GREENSBORO — UNCG artist Lee Walton will present a performance involving a single lamp.
Bennett College art instructor Harry Swartz-Turfle and Bennett students will create a walking tour of drawings, from the college to Elm Street downtown.
Caroline Althof and Brianna Taylor of Greensboro will present a dance work that moves down Elm Street.
They will be among more than 40 local and national artists who will participate in Art in Odd Places, or AiOP, when the New York-based project makes its first Greensboro appearance on Nov. 1 and 2.
Look for 36 works of music, sound and dance performances, installations, video projections, book art, drawings, painting and sculpture.
They will appear along buildings, alleys and sidewalks on Elm Street, between Lee and Market streets.
“It’s an exciting opportunity for a city that continues to put itself on the arts and culture map,” said Lee Mortensen, vice president of Downtown Greensboro Inc., the nonprofit organization that promotes the city center.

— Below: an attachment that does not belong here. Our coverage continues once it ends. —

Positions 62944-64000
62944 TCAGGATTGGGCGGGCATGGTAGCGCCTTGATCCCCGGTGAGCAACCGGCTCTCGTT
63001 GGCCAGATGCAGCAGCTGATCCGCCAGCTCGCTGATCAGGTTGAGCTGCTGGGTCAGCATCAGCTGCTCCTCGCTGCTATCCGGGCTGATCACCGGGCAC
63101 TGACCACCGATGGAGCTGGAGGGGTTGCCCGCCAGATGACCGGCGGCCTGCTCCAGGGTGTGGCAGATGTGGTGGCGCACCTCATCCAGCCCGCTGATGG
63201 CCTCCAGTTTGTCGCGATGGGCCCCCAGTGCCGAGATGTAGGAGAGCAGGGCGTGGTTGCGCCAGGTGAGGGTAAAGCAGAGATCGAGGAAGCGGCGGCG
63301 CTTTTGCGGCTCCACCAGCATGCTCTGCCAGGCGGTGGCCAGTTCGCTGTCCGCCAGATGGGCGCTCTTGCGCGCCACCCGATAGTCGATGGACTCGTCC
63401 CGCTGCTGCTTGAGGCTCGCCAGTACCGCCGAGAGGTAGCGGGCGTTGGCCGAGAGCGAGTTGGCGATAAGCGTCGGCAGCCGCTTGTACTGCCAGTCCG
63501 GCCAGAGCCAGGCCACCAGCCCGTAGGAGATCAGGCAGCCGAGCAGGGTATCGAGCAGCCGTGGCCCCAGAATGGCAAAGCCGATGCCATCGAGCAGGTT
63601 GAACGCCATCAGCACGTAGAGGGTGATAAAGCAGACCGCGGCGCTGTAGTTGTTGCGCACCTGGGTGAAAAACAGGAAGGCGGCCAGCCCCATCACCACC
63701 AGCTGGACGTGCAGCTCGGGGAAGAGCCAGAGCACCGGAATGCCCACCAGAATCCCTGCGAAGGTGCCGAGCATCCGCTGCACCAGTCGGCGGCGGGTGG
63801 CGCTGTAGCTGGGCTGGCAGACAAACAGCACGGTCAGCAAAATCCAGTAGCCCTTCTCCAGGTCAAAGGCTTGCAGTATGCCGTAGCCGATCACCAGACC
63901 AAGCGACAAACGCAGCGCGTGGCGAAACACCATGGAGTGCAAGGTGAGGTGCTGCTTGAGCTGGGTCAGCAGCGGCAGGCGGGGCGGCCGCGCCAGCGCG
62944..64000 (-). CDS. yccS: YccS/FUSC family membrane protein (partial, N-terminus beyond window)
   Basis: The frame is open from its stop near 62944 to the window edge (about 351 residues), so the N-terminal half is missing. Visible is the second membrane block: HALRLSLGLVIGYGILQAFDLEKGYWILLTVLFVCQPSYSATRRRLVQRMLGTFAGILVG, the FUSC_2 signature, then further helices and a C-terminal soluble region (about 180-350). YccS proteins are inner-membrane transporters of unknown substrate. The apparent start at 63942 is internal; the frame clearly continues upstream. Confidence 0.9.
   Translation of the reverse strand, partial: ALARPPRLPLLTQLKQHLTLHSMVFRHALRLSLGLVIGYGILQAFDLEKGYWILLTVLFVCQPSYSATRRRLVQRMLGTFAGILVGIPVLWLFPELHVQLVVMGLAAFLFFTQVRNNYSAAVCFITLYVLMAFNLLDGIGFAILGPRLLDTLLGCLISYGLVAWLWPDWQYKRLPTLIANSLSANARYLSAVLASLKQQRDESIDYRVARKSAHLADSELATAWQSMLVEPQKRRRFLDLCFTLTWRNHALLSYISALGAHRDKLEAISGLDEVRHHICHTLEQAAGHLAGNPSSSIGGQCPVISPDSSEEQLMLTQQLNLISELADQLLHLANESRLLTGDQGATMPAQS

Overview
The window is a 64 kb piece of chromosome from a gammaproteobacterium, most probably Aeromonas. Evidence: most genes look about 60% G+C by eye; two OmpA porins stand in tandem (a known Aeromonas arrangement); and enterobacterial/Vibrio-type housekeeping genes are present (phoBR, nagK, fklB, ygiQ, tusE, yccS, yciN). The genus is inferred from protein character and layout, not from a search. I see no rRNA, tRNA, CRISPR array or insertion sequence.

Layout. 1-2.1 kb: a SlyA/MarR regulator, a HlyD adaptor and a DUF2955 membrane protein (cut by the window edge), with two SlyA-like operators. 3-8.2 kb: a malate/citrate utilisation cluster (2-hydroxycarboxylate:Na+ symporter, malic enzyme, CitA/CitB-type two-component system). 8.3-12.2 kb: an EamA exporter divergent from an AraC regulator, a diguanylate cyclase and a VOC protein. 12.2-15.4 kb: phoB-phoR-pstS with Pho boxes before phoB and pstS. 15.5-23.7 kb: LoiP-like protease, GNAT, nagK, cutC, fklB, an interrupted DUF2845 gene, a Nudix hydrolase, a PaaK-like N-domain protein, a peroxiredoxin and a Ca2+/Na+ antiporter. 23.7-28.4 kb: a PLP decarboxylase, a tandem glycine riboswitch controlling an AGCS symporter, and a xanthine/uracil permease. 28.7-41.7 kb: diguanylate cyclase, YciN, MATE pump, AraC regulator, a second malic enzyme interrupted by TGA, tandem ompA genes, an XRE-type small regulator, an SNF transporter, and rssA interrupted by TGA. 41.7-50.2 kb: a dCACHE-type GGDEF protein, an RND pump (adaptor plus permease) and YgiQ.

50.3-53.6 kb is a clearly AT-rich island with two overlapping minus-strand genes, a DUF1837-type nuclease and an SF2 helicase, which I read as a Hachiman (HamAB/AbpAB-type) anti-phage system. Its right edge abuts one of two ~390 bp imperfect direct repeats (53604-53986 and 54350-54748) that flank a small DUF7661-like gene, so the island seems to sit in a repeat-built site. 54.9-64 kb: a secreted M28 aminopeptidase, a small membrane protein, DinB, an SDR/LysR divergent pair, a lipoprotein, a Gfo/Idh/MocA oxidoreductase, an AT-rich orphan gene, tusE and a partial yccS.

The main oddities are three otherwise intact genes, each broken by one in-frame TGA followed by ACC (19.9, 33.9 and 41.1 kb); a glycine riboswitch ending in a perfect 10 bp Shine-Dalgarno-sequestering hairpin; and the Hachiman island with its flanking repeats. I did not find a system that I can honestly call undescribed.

Downtown Greensboro Inc. helped UNCG’s art department, UNCG’s Weatherspoon Art Museum and the Southeastern College Art Conference to bring AiOP to the city.
The event will coincide with the Southeastern College Art Conference, which will attract hundreds of faculty members and graduate students to town, as well as First Friday, when downtown shops stay open late.
Founded by New York artist Ed Woodham, AiOP brings an annual October festival of visual and performance art to 14th Street in Manhattan. This year, AiOP will also be held in Australia and Greensboro.
Xandra Eden, Weatherspoon’s curator of exhibitions, and Sheryl Oring, who teaches art at UNCG, curated the local project. They invited artists to submit proposals with this year’s assigned theme of “number.”
About one-third of selected artists come from Greensboro. Others will travel from throughout North Carolina and as far as Oregon and Colorado.
Their art will explore the variety of ways that numbers are part of daily life.
Local sculptor Jim Gallucci, for example, will create an installation that evokes the many local highways residents travel each day.
“It makes us think about the history of the city, and our day-to-day activities in a fresh and new way,” Eden said. “It makes us more aware of what the downtown offers as a social space and a public space. And it’s going to bring people in from other cities and states.”